“We have ‘guests and quests,’” she explains. “The guests are subject matter experts, and on quests, we go get hands-on experience on the skills that critical care nurses need. For example, if we are discussing the pulmonary system, we work together with a respiratory therapist. Everyone is given mouthpieces so they can try on different ventilator modes so they know what it feels like and can explain it to patients and their families. The level of care then delivered is more thoughtful due to this exposure and education.”
Nurses who go through the DEU emerge more confident they can handle acute situations, while their colleagues in the ICU know they can trust their knowledge and skill sets.
Tillquist received a 2016 division-level HCA Innovators Award for her work establishing the DEU, and this year she is working with other Denver-area ICU educators to help adapt and expand her program to include all hospitals’ new ICU RNs, ensuring they too receive consistent education, support and mentoring.
Knowing that critical care nurses have many options for advancement, Tillquist also created the Critical Care Passport to help them customize a career course. The nurse chooses two- and five-year goals, and the Passport lays out the essential skills and terms needed to reach them.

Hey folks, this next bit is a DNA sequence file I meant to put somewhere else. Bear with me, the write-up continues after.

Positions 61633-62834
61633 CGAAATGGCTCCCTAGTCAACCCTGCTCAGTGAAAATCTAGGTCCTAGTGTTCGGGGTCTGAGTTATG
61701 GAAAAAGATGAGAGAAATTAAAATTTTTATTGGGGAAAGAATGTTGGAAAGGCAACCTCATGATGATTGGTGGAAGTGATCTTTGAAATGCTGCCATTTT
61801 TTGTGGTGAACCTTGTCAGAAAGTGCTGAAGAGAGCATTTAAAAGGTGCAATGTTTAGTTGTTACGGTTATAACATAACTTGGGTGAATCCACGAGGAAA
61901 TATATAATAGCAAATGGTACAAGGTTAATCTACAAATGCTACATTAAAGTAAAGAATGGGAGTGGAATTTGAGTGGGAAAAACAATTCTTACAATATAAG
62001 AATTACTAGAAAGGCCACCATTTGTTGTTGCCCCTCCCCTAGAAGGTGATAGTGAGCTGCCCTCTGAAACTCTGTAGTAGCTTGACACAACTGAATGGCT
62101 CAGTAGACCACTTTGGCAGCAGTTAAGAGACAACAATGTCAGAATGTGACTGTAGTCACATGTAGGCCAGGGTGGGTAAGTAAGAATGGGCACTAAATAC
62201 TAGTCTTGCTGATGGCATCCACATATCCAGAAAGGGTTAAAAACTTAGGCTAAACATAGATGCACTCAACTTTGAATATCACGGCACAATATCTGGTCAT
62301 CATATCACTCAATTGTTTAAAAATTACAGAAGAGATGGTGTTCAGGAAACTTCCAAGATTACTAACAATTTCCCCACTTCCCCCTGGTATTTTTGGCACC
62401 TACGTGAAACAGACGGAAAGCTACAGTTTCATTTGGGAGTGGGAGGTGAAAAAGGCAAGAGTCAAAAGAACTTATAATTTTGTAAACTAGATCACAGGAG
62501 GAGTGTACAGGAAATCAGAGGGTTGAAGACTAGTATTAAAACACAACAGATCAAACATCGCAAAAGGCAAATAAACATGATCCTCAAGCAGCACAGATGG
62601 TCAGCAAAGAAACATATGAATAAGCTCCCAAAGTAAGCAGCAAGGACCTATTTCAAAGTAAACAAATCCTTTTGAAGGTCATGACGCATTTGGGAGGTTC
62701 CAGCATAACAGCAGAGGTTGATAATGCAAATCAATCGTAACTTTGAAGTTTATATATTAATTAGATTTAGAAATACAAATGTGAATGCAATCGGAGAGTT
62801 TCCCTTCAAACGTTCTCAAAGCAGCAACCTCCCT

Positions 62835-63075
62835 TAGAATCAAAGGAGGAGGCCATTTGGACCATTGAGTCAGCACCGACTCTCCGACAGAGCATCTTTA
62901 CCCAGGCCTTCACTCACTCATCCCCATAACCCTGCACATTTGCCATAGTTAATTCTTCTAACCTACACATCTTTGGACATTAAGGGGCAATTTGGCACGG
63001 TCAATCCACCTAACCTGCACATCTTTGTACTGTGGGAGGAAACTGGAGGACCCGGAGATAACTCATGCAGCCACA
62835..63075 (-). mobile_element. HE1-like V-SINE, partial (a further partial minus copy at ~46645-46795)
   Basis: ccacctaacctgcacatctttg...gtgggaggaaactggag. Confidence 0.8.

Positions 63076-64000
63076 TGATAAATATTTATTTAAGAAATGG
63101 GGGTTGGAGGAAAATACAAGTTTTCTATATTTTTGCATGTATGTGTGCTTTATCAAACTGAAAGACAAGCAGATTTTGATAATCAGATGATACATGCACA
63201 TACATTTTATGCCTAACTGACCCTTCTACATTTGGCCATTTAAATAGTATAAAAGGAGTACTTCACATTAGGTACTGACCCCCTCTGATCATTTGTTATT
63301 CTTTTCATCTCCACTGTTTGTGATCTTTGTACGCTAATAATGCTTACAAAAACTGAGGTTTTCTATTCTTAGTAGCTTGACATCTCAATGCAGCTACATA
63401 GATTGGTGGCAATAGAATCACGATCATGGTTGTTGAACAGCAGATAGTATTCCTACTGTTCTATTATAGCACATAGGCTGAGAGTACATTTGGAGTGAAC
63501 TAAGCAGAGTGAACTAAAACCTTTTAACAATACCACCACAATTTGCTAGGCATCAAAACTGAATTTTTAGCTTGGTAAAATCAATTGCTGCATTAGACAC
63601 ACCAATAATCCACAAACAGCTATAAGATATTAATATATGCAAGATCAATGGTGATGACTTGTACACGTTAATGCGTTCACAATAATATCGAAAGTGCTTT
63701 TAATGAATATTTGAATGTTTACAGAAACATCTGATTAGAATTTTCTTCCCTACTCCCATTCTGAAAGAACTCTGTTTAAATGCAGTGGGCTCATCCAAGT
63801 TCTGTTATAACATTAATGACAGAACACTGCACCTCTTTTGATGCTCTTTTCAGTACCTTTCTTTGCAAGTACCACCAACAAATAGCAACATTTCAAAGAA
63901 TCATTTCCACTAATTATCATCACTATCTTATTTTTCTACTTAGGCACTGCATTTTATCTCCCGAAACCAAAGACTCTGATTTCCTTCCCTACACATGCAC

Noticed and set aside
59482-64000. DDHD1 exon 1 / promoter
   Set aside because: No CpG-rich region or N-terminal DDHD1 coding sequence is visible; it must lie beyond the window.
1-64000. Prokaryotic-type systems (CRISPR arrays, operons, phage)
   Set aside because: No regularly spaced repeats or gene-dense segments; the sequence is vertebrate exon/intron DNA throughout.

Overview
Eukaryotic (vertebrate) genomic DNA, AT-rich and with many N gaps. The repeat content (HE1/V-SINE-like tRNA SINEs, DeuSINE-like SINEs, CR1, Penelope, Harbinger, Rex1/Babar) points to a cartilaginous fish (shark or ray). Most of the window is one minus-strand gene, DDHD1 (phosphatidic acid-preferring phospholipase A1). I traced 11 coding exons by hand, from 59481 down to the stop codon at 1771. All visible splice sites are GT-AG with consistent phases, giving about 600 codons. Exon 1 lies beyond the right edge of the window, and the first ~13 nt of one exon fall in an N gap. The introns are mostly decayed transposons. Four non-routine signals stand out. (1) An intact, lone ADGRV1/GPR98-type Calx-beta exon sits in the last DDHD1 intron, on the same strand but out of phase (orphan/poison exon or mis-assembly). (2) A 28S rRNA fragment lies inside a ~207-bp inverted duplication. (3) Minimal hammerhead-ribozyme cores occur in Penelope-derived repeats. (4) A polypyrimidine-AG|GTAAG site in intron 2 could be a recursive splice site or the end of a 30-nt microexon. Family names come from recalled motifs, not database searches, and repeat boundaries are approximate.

When putting together the guide, Tillquist reached out to colleagues from her own 40-year career, asking them to list the bottom-line common denominator skills that a critical care nurse should have for different specialties.
In addition to hard skills, Tillquist’s respondents validated her own belief that critical care nursing requires a high degree of emotional caregiving, offering advice such as “Be the calmest person in the room.” and “Treat everyone as if they are your parent.”
So, a section of the Passport — Currency — is dedicated to developing those important communication skills.
“I have an obligation with the students to help them navigate their careers, to help them find their strengths and encourage them to develop and pursue them,” she says. “To help them follow their gifts is a huge privilege.”